An MIT Alumni Association Publication

Earth Day Spotlight: Alums Protecting the Planet

  • Kathryn M. O'Neill
  • Slice of MIT

Whether developing alternatives to “forever chemicals,” helping universities use less fossil fuel, or building eco-friendly companies, MIT’s alumni are doing their part to protect the health of the planet. In honor of Earth Day (celebrated April 22), here is a look at just some of the alumni whose environmental contributions were highlighted on Slice of MIT over the past 12 months.

The Tale of a Carbon Wrangler
“In 2002, I saw that we did not have the science and technology we needed to do carbon management at scale. … Now it’s about deployment.”
—Julio Friedmann ’88, SM ’90, an early expert in carbon capture and storage who serves as chief scientist at Carbon Direct, which invests in companies focused on carbon capture, carbon removal, and clean fuels

WWF Director Puts Food on Front Burner
“Our food cultivation and distribution system is broken. For example, we grow so much of our food in California, which is threatened by climate change. This also creates huge supply chain issues.”
—Julia Kurnik ’06, who develops and implements business strategies around food, agriculture, and sustainability as the senior director of innovation startups at the World Wildlife Fund

“Tech Titan” Aims to Serve
“Some of the projects we have worked on are fundamental to people making important decisions that impact a very significant percentage of the population around the world.”
—Sudhakar Kesavan SM ’84, former CEO of the ICF consulting firm, which worked on the first inventory of US greenhouse-gas emissions, the development of the Energy Star label for energy-efficient products and buildings, and ICF’s effort to model ozone emissions

Trying to Take Forever Chemicals Out of the Equation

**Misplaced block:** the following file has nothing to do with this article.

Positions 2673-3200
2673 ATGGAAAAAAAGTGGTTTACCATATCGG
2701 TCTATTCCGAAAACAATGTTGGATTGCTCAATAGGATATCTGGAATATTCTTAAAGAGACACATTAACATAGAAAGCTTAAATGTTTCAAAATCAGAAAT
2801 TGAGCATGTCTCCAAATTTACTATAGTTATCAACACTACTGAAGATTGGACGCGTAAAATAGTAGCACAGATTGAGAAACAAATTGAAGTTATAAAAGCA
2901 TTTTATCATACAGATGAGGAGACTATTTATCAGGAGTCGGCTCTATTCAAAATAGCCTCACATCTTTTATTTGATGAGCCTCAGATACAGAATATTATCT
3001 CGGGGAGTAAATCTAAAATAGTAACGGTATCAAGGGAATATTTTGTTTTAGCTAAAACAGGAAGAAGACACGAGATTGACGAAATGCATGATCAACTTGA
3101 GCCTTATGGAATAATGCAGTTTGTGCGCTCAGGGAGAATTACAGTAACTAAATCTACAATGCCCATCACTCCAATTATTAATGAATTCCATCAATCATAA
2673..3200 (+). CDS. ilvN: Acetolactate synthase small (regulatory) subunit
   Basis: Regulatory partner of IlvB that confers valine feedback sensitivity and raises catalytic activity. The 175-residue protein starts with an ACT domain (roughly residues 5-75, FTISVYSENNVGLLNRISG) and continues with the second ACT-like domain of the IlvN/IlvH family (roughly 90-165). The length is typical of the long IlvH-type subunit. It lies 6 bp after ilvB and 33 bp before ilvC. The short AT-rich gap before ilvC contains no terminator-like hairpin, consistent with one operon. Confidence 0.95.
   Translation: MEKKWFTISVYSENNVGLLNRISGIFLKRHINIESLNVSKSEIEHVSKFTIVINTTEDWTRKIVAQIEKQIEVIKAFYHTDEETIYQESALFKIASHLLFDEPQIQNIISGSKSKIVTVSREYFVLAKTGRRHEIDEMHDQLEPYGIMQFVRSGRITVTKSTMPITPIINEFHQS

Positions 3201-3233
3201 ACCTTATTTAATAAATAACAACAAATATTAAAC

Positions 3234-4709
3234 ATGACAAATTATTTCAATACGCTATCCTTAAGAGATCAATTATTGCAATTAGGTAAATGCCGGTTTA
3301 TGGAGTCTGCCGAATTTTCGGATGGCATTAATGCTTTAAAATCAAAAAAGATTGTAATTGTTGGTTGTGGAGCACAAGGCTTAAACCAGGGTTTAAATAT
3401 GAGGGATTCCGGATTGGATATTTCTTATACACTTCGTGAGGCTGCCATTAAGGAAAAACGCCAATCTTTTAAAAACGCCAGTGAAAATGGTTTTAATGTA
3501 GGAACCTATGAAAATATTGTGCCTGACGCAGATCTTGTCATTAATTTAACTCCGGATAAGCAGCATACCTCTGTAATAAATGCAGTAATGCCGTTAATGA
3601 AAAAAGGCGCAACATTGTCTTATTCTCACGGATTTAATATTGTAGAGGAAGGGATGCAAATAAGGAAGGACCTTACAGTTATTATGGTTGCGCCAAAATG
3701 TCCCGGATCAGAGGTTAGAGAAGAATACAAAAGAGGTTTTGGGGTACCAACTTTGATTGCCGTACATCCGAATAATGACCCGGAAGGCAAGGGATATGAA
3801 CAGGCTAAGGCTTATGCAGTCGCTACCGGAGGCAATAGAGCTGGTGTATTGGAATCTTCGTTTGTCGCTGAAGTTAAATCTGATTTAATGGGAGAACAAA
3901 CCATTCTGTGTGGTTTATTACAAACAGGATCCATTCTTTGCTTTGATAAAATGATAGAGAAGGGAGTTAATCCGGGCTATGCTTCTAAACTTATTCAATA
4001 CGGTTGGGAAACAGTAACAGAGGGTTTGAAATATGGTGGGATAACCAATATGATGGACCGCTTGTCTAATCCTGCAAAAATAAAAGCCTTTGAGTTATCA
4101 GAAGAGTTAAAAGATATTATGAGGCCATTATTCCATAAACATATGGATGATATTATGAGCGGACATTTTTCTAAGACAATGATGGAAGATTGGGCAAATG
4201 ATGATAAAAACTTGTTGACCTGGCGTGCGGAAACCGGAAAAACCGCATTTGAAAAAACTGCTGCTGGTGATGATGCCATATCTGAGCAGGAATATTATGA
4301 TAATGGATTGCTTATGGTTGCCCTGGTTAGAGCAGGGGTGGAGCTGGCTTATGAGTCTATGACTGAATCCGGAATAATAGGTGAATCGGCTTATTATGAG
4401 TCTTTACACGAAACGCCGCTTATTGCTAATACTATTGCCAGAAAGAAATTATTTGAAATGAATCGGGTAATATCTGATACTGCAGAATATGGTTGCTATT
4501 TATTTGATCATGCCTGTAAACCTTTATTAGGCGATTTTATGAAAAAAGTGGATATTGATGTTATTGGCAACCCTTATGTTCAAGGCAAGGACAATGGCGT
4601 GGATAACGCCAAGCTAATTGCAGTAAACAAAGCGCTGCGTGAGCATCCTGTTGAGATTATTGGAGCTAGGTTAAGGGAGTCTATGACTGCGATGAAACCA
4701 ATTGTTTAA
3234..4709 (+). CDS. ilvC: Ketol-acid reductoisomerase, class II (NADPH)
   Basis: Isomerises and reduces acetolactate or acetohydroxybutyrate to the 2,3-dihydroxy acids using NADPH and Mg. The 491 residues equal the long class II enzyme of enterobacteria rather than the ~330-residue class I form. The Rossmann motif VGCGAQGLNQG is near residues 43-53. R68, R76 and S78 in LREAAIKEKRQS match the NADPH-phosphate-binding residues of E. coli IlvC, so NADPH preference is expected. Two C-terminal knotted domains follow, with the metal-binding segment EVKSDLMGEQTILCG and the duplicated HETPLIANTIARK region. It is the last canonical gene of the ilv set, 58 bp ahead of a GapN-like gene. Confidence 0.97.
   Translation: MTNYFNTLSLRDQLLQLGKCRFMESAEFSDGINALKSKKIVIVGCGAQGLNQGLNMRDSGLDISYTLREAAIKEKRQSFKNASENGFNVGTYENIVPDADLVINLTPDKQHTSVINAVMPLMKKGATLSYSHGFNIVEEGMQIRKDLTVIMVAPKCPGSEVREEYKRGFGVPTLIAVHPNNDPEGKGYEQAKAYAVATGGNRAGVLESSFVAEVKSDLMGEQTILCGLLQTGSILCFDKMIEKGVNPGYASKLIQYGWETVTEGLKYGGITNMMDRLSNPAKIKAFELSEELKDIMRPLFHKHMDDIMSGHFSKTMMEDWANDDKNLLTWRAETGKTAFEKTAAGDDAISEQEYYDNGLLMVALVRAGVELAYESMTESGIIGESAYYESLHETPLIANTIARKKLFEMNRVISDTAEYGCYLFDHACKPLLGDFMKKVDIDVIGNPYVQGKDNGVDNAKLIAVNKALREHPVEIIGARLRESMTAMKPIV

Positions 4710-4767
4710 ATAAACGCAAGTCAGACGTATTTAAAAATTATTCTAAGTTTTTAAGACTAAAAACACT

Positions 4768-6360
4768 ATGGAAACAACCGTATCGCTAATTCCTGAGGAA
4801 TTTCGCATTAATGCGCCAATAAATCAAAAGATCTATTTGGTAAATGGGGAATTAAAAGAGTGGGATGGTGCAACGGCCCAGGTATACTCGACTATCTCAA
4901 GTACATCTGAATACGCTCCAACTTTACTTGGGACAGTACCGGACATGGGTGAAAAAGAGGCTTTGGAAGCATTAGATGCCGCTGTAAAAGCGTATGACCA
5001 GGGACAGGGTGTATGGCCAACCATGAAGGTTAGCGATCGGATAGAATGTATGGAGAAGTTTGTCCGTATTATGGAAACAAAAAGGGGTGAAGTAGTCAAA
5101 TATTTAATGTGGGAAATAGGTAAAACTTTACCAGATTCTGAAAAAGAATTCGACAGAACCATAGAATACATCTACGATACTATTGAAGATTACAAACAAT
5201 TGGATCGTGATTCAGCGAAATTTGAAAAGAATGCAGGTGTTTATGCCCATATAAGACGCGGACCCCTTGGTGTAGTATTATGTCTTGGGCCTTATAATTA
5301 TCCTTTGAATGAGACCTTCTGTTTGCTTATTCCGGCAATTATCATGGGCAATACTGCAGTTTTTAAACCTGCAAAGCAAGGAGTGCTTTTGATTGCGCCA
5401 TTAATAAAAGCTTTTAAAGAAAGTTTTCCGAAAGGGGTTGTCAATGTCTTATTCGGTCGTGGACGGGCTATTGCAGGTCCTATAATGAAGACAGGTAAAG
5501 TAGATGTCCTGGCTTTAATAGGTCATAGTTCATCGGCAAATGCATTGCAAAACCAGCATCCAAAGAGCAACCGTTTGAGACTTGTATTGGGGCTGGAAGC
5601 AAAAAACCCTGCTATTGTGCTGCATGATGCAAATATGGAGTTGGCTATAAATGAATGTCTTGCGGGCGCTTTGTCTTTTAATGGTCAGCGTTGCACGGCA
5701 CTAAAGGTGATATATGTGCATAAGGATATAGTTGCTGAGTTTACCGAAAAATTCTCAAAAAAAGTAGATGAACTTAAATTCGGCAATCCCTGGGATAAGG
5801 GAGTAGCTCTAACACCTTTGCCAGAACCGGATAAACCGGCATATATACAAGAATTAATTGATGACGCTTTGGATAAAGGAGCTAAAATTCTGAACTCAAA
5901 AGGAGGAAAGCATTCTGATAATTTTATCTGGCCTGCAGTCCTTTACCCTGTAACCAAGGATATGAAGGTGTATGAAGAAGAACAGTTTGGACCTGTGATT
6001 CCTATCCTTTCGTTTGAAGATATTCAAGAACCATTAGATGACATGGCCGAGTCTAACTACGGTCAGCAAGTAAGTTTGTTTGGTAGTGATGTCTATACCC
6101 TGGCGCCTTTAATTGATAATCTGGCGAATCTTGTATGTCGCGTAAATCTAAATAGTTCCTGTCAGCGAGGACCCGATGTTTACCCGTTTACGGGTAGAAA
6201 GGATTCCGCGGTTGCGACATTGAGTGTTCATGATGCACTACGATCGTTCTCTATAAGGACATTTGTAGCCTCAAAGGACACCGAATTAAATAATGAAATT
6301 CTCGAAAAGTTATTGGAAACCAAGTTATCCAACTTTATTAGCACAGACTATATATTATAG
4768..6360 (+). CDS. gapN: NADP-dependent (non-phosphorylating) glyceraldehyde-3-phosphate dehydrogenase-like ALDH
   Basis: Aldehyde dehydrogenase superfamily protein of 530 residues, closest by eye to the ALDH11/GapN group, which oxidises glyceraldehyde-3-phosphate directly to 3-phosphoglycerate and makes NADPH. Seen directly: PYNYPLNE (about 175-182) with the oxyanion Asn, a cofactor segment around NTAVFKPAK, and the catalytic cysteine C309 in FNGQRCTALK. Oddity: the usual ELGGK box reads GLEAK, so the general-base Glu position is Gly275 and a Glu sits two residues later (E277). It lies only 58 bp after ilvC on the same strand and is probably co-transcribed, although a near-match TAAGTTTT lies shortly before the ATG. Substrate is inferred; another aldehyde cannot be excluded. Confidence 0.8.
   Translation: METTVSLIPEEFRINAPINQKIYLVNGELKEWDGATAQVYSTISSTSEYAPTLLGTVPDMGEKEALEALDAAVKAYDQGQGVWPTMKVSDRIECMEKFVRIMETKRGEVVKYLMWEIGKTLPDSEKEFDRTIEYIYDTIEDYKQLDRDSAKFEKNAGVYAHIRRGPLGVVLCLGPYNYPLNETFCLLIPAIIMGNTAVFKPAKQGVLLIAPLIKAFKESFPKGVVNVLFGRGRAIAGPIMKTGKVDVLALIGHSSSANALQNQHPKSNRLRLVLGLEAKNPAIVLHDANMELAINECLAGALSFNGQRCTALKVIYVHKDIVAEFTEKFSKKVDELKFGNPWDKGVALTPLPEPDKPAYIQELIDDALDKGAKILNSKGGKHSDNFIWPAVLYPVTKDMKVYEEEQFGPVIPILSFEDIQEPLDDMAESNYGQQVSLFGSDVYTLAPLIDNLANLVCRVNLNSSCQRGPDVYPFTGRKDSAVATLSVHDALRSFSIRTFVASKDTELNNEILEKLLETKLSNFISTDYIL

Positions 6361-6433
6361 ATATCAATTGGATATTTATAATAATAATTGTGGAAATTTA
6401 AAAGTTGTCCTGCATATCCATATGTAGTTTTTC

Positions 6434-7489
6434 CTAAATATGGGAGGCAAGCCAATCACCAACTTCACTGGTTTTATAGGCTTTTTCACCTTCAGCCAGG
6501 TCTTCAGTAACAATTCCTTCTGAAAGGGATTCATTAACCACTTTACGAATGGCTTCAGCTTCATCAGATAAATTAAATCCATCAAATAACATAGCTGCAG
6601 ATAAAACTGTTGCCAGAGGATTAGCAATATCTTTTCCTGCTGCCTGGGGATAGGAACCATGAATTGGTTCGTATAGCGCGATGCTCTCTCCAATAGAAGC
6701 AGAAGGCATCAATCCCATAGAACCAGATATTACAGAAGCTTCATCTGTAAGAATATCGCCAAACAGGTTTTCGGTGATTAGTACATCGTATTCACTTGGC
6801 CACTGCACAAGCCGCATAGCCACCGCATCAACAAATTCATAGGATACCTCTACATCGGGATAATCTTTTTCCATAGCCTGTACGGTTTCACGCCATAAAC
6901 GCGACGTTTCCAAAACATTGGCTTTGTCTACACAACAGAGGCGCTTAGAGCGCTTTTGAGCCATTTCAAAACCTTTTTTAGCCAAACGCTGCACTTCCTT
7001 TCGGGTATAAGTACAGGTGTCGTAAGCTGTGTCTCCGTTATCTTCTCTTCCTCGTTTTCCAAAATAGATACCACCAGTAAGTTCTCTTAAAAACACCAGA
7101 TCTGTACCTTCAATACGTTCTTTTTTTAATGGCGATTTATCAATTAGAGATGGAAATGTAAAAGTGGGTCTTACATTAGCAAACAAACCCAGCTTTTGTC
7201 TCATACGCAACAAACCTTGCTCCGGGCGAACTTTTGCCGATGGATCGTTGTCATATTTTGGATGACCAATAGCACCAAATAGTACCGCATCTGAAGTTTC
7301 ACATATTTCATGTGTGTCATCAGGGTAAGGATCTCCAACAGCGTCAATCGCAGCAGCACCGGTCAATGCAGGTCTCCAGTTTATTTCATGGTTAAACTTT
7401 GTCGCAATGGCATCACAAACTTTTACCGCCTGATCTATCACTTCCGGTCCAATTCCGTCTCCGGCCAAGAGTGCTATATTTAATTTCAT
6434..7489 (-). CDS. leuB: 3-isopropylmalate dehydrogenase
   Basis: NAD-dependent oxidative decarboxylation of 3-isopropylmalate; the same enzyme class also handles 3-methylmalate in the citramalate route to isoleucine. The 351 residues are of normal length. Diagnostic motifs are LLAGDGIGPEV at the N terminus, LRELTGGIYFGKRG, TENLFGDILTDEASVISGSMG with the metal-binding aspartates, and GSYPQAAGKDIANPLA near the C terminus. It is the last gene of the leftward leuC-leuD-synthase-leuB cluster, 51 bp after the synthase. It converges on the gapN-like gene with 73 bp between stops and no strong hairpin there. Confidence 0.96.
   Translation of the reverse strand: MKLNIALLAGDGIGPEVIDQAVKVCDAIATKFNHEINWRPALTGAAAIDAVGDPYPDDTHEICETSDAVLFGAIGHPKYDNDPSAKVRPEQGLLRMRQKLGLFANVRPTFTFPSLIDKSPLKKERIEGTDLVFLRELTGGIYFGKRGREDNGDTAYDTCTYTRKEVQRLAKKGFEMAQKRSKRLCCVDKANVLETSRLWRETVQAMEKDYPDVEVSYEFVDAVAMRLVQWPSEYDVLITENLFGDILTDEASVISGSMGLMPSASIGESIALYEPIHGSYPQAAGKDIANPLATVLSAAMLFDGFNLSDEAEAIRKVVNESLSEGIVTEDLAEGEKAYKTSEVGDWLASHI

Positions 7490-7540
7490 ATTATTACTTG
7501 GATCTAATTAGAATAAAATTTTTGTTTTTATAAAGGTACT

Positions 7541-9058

“Chemicals can come with inherent hazards—toxicity and flammability are a couple examples. In the design phase, in which we are synthesizing or utilizing chemicals, we evaluate their known hazards and how that would impact those handling the products outside of a controlled laboratory environment.”
—Cassandra Aileen Zentner PhD ’20, vice president of health and environment for actnano, a startup that creates nontoxic protective coatings for electronics as an alternative to traditional coatings that contain harmful “forever chemicals”

Enabling Environmental Laws to Work, and Work Equitably
“It’s not enough to say, ‘Let’s clean this up.’ …We have to think about building wealth and investment in communities—it’s all part of implementing environmental law and policy.”
—Louise Bedsworth ’96, executive director at the Center for Law, Energy, and the Environment at the University of California Berkeley School of Law

Helping Universities Go Green
“Careful analysis and energy modeling let you determine the best approach to air sealing, insulation, and glazing.”
—Rebecca Berry ’95, MArch ’99, president of Boston-based Finegold Alexander Architects, which is finding innovative ways to help universities meet their climate goals

Neuroscientist Turned Documentarian Makes Scientists into On-Screen Heroes
“Facts can stir up emotion, but nothing stirs up emotion like a human story.”
—Alex Rivest PhD ’11, codirector of the documentary Canary, which centers on paleoclimatologist and glaciologist Lonnie Thompson. For decades, Thompson drilled and analyzed ice cores to learn about Earth’s climate and how it is changing.

“It’s a Boat and a Plane,” Says Maritime Startup Founder
“If it’s not against the laws of physics, it’s possible.”
—Sampriti Bhattacharyya PhD ’17, cofounder of Navier, which is marketing “the boat of the future”—a 30-foot electric watercraft that’s 10 times more efficient than a traditional gasoline-fueled boat

Learn more about climate action in the MIT community.

Illustration: Gretchen Neff Lambert